John Crowley thinks we’re being watched. We already know that because Edward Snowden, whistle blower, told us so.

Somewhere in all of our cities, there are quiet rooms where walls of multi-screen videos live. Store fronts are on it, traffic movement is on it. You are on it. No, they’re not really looking for you. You and me, we’re just video collateral damage.

In “Closed Circuit,” an exciting new political/terrorist thriller by British director John Crowley, the action begins with such a multi-screen view of a huge shopping mart in a section of London.

Someone, of course, is watching this screen. There are just people here, like you and me. Then, there aren’t. They’re gone, gone in a blast, a huge cyclone of wind and noise and dust. Some 250 people are dead, men, women and children. Did the someone watching the screen know this was going to happen? Could he have stopped it? We’ll never know.

I’ve seen “Closed Circuit,” and I can tell you little about it. One word, one glance would give it all away. They’re watching me.

In Crowley’s tightly wound, well edited and cleverly paced thriller, we’ll meet those who think they know, and we’ll be there at the end when they find out that they really don’t. We’re in Kafka country here, in Le Carre’s London, Orwell’s shabby halls. Seconds after the blast, the police and their suited, rain-coated co-harts, England’s MI5, raid some buildings, kick down some doors, roust out the felons in record time, as if rehearsed. Of course, the bad guy is Middle Eastern. They’ve got him. Bloody good job, jolly well done. All is well. Until it isn’t.

Eric Bana (“Hanna,” “Munich”) who seems to have been born to play these parts, is Martin Rose, a proper London barrister, going through a messy divorce, and who reluctantly agrees to represent the alleged terrorist (Farroukh Erdogan.)

Rebecca Hall (“The Town”) is Claudia Simmons-Howe, respected daughter of a deceased famous judge. She has been selected to represent the accused as well, but with a twist. She has to represent British intelligence’s interest in the case. Both will sit in a special private court with the accused, where evidence will be heard by a royal judge. Another twist: neither is allowed to speak to the other. Under a new British law, they cannot share information.

Does everyone know that they once had a torrid affair? Someone does.

Crowley fills his script with enigmas and his streets with suspicious faces. These are not dark, shadowy “The Third Man” faces. Le Carre’s foggy, damp streets are now bright and sunny. Men and women eating ice cream cones and shopping for fruit smile as we pass. There is the cordial chap in the arena who will snap your picture. Over there is the Chinese chef, chatting with the Indian restaurant owner, the lady on the park bench watches the jogger.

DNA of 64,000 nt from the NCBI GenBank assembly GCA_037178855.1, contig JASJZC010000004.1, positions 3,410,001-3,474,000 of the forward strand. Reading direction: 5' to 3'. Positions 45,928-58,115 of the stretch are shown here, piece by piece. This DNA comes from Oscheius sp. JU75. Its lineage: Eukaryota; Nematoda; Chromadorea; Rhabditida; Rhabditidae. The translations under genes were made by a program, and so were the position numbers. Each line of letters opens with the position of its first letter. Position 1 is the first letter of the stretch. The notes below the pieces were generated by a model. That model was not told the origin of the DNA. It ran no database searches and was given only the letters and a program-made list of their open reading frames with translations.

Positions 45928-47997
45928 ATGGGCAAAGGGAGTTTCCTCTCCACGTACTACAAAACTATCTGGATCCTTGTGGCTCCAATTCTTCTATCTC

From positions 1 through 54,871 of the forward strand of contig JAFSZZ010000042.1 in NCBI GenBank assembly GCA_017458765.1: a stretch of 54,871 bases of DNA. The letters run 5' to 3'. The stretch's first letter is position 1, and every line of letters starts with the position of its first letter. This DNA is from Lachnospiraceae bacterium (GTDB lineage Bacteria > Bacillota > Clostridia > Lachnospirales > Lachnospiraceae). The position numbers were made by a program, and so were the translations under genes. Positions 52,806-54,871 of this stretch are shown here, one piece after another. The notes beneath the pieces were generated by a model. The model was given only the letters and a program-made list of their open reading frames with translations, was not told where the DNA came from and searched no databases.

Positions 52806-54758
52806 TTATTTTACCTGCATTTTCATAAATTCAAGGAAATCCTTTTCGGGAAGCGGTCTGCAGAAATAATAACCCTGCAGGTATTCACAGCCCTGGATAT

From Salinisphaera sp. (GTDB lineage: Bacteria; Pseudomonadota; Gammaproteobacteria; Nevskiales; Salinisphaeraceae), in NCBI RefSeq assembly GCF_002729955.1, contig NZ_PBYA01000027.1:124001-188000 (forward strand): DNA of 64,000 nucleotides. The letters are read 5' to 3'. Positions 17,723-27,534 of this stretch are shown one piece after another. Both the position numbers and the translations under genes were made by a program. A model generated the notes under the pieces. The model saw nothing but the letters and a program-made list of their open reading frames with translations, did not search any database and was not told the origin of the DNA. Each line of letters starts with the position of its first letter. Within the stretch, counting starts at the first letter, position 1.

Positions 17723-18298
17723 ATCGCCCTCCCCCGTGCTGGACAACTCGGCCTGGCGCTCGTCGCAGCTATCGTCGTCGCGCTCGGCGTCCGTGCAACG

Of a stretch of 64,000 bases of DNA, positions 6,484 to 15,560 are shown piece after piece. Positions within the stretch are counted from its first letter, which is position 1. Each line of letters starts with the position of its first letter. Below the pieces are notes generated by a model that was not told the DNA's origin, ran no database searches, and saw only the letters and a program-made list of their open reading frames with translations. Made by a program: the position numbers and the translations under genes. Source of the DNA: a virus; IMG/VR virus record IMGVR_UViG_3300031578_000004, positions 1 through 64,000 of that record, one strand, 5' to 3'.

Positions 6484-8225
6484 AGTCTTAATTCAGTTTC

Much of the film is filled with polite conversations over tea and toast, brandy and cheese, in marble halls and secluded apartments that have fabulous views of other apartments with fabulous windows. Then there are the alleys, quiet streets. Yes. People will die here, some you will like, even admire, trust and respect. Some will surprise you, others won’t.

Eric Bana, who was so good at the game in “Hanna” and “Munich,” where he knew his way around a weapon, has none here. He sheds that role and gives us a straight-arrow attorney, who soon discovers that a mirror is not always a mirror, and that cab drivers are not always cab drivers.

Rebecca Hall, who played Boston born and bred with Ben Afleck in “The Town,” returns to her British tone and posture. Hall and Bana are a pair well matched to wear the robes, and shed them.

Crowley fills the playbook with extraordinary faces: The wonderful Ciaran Hinds, Irish actor with a thousand faces, is Rose’s best friend. The great Jim Broadbent, who can play any role, is our by-the-book Attorney General. Broadbent is the indispensable element in spy games or Gilbert and Sullivan, in comedies or weepers. Enjoy him.

And who else would you call for help than Julia Stiles who befriended Jason Bourne and saved his life twice? Here, she is Joanna Reece of The New York Times, eager to help our hero survive.

Director Crowley and his cinematographer Adriano Goldman give us a delicious thriller to chew on. Will you like the ending? This is Kafka Boulevard and Le Carre Avenue. There is no ending.

J.P. Devine is a former stage and screen actor.